June 28, 2019

A. S. Hamrah at Pioneer Works

n+1 film critic A. S. Hamrah will join writers Jennifer Krasinski, Lucy Ives, Jonathan Sturgeon, and Kate Wagner in a discussion about contemporary criticism. The panel is presented by The Baffler and is part of Pioneer Works’s annual Press Play book and music fair; entry is $10 in advance and $15 at the door. Copies of Hamrah’s book, The Earth Dies Streaming, will be for sale.

7 PM
Friday, June 28
Pioneer Works
159 Pioneer Street

Red Hook, Brooklyn

Praise for The Earth Dies Streaming

“Hamrah’s writing on movies . . . is form-bending, disobedient, saturated with history, and at times deliciously nasty. Neither hatchet man nor pushover, Hamrah makes exacting technical judgments while maintaining both levity and a sense of moral stakes. His book is a totem to the crucial role of scrutiny in the era of the fanboy and the recapper.
Christian Lorentzen, New York Best Books of 2018

“A. S. Hamrah’s criticism is hilarious, irreverent, full of passionate and ingeniously defended judgments. He can be relied upon to push things to a point of delightful perversity, which is part of what makes his work so fun (truly fun) to read. But he is also up to something subversive and political: his work brilliantly torpedoes the tedious conventions, commodifications, and clichés of the corporate entertainment complex.”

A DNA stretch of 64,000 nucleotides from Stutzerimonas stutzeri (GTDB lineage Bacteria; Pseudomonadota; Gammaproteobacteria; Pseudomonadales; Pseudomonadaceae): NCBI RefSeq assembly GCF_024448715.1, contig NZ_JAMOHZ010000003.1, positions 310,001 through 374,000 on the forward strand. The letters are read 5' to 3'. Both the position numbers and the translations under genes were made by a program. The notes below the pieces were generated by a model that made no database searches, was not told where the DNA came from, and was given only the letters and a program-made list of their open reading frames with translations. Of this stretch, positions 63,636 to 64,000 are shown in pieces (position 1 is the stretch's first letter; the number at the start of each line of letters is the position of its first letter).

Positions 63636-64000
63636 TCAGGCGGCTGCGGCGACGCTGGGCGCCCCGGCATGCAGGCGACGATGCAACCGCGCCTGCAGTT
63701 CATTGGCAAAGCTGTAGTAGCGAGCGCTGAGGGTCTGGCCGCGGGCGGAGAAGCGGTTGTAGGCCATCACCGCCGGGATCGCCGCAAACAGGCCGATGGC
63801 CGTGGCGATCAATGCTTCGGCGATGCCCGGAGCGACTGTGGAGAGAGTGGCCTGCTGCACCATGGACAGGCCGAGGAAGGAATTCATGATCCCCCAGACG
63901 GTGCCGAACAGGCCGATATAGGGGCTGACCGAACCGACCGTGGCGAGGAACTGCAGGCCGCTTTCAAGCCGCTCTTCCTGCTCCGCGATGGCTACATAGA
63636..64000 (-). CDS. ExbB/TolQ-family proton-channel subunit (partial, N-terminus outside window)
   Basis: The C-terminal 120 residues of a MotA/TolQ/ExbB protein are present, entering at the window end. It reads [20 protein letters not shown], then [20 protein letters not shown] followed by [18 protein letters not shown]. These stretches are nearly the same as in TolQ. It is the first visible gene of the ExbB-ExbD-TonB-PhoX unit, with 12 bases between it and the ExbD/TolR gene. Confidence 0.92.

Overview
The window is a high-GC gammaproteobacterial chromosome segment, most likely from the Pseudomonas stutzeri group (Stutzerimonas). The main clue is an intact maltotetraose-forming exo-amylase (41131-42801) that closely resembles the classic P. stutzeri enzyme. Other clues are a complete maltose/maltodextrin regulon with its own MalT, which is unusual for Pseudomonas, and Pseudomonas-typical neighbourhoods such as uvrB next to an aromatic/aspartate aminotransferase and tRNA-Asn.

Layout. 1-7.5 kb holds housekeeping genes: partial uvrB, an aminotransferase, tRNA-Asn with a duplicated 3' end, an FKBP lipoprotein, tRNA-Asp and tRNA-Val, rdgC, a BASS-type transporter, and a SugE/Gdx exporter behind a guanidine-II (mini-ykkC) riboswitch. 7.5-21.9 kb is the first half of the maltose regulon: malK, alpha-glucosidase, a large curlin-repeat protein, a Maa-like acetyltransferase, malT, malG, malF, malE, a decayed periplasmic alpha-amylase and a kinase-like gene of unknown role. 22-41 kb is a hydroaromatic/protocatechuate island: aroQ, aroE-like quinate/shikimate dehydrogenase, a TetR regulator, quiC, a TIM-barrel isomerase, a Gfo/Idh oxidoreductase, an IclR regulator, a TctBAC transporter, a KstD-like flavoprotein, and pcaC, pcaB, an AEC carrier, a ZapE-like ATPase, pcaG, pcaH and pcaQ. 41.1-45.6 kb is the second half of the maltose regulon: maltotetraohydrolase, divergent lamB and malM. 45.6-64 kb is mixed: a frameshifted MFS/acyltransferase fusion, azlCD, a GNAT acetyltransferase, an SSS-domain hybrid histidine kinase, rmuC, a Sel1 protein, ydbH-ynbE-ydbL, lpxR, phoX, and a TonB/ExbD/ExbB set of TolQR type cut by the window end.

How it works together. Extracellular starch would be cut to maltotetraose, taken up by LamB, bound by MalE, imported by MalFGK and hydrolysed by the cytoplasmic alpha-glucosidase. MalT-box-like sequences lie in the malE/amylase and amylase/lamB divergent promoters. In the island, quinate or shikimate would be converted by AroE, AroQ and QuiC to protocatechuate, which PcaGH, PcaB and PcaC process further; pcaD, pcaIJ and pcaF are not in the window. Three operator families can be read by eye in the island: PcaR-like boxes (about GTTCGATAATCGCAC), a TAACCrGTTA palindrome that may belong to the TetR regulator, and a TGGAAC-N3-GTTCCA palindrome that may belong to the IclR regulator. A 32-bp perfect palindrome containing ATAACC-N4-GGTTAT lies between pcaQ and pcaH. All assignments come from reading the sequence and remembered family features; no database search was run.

Dana Spiotta

“Indispensable . . . A procession of ideas that speak with unrivaled immediacy to the cultural moment . . . Operating outside of the model that Hollywood expects and relies upon in its advertising, A. S. Hamrah’s columns stand alone in their ability to evoke what it feels like to go to the movies in the 21st century . . . The Earth Dies Streaming solidifies Hamrah’s place as our age’s most irreplaceable critic.”
—Kyle Paoletta, Guernica

“A. S. Hamrah’s writing on film is a delight. I don’t know anyone else who does roundups like that, where he goes through like ten movies and it always feels cumulative and hilarious and somehow life-affirming, like everyone is unwittingly—some less wittingly than others—working through the same problems facing film-producing civilizations at the moment. Like all the best criticism, The Earth Dies Streaming makes art and life feel less lonely.”
—Elif Batuman